6 Simple Tips for Developing a Natural Spring

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6 Simple Tips - SpringOne of my favorite childhood memories was venturing into the woods with my late grandfather to fill up gallon jugs with water from a spring he found and tapped himself. I never thought much about it back then; walking a quarter mile or so into the wooded hills to obtain the family’s drinking water was just something that was routine.

Years later, when I moved down the road from my grandparents and experienced the rural fun of having to haul water in from town, I found comfort in knowing that the old spring was still resting in the hills should we ever need it.

A natural spring is an outlet of ground water and not a stream or run off simply pooling on the surface. A true natural spring will surface from naturally flowing groundwater. There are many methods of finding and tapping a natural spring. Below are some simple, low-cost suggestions for finding your own water source if the situation calls.

Finding and Tapping a Natural Spring

  1. Your efforts will yield the best results when you search in dry weather. A spell where the ground is dry can help determine if a wet area is simply run off or coming from another deeper source.
  2. Begin in middle elevation areas. Look in places where there are both higher and lower ground available such as the middle/side of a hill.
  3. ditchSearch for wet areas and obviously eroded areas that resemble a damp, naturally made ditch. Once this kind of environment is located, follow the path to higher elevations until the ground either becomes too steep to safely hike or you become too high on the hill to consider the location middle elevation. Another location indicator could be an increase in gravel, smooth rocks and moss in the surrounding areas and possible pooling water toward the lower elevated areas.
  4. Carefully dig into the hillside until you reach a steady flow of water. Be sure to dig deeply enough to get a clean avenue to place a channeling source.
  5. Place one end of a channeling source such as a plastic pipe as deep into the water source as possible. Placing rocks or gravel around and under the channeling source will help prevent sediment from getting through and help prevent the pipe from sinking.
  6. Cover the transport with rock and soil to hold it in place being sure to leave a good portion sticking out of the ground for easy access.

The disruption of the natural flow and excavation will result in muddy/cloudy water for a while but a true natural spring will clear up quickly once everything begins to settle. Some folks wish to tap into a spring and have it directly pumped into their homes for everyday water usage. Some springs may be plentiful enough to meet this type of supply but require more complicated excavation methods and tapping systems. Depending on the proximity of the spring to the home and the amount of gravitational flow, a pumping system may not be necessary.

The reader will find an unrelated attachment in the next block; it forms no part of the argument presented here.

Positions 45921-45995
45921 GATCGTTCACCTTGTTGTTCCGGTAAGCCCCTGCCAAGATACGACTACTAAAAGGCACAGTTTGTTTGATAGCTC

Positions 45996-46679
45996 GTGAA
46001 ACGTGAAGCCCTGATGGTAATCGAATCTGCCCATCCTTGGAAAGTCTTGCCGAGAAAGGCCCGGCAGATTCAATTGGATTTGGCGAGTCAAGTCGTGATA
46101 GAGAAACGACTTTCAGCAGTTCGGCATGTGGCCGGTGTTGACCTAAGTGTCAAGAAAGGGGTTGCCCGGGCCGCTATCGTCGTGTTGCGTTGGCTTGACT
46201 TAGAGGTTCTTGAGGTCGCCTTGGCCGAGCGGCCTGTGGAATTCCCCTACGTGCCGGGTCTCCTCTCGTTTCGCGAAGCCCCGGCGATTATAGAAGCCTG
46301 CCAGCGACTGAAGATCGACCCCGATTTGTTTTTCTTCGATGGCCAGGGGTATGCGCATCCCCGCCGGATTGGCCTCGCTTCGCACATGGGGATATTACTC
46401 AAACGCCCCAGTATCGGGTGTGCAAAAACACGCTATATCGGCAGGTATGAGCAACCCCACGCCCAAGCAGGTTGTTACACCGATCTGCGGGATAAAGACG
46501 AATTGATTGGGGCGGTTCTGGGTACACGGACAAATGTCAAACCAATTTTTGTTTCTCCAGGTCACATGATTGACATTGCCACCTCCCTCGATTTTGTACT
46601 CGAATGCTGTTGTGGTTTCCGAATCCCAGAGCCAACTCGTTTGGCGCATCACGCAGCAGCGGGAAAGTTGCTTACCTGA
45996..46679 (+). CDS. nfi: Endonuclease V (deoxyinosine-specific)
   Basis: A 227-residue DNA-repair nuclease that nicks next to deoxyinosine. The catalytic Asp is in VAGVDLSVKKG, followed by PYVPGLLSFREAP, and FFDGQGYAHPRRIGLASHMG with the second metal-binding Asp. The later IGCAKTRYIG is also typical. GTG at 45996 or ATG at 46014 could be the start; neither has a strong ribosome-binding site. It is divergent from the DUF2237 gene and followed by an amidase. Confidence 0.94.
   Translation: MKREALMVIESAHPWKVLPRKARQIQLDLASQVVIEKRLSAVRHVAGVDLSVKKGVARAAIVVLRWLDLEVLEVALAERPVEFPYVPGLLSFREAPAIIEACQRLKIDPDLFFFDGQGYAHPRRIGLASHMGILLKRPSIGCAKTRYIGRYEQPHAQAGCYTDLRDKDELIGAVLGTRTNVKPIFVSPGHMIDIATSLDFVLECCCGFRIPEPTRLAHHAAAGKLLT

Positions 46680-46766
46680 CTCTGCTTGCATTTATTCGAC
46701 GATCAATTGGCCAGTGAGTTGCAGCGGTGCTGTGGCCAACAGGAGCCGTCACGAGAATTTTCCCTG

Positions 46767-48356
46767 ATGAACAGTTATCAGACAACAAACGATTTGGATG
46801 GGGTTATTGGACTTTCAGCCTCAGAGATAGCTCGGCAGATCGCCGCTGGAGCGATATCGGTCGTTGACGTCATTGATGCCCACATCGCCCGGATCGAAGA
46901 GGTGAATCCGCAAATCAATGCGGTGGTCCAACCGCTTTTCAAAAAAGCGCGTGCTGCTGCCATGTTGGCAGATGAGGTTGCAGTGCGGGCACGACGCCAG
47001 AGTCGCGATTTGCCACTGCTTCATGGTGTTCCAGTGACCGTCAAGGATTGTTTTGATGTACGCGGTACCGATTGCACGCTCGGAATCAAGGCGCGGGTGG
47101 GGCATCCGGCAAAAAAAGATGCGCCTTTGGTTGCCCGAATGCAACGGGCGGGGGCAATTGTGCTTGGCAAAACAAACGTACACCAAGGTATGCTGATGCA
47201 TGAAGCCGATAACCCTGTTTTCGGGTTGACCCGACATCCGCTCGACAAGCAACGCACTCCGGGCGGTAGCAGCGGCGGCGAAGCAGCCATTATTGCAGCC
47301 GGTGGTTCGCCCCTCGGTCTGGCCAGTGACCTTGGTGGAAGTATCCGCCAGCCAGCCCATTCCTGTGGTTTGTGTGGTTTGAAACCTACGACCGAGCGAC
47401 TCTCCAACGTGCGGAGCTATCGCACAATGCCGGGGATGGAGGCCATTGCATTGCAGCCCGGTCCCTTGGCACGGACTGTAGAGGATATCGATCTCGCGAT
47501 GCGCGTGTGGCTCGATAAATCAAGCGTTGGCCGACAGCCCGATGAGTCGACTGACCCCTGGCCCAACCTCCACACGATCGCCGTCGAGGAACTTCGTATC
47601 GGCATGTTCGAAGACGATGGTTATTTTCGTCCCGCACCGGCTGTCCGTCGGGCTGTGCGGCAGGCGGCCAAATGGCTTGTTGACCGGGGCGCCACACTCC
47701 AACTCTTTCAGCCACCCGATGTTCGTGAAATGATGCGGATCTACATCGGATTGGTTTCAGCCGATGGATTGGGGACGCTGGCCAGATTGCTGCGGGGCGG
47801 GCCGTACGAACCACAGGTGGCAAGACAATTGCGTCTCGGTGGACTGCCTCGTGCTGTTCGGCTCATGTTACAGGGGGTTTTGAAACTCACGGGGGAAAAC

I do not recommend drinking water from a natural spring without taking water purification measures or having a sample tested periodically to ensure the water is free of contaminants and is safe to drink.

Developing and maintaining a natural spring is a great back up water supply! Drink up!

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Brandi is passionate about her faith and family and enjoys the outdoors, reading, writing, and ministering to others.

7 thoughts on “6 Simple Tips for Developing a Natural Spring”

    1. I live on a side of a gently sloping valley, near the bottom an ancient brook runs along the base. Back in the 60s, there was an old pipe, just thirty feet above the brook, from which spring water flowed. Flood control demolition destroyed the spring along with its idyllic setting. Thru the years we’ve tried to locate the pipe to no avail. I’m thinking of tapping into the approx location with a copper pipe. Any ideas?

  1. On my property I have at least one good spring. It has not been improved in at least 60 years. In the last 25 years it has been in a cow pasture so it actually is in worse shape than when I was a child. Now I am thinking about fencing it in and cleaning it up and putting a pipe in it. There is a spring closer to my house than that one but it is on a neighbor’s land. This area of N.C. Is good for springs and seeps.

  2. I have a spring on my property in Tennessee that is over grown with bushes and logs would it be best just to get excavator and just clean it up and make the pond deeper

    1. In a water emergency if your main water source became tainted, what would be your water source? What other water sources do you have on your property? If you have a well and another source of water, then it’s not urgent that you clean out this spring.

  3. I’ve found two wet spots in my backyard following the removal of 28 trees. My late father always said there were springs there. Can I dig down a few feet and and make them into small pools? If so, what materials and method would be best?

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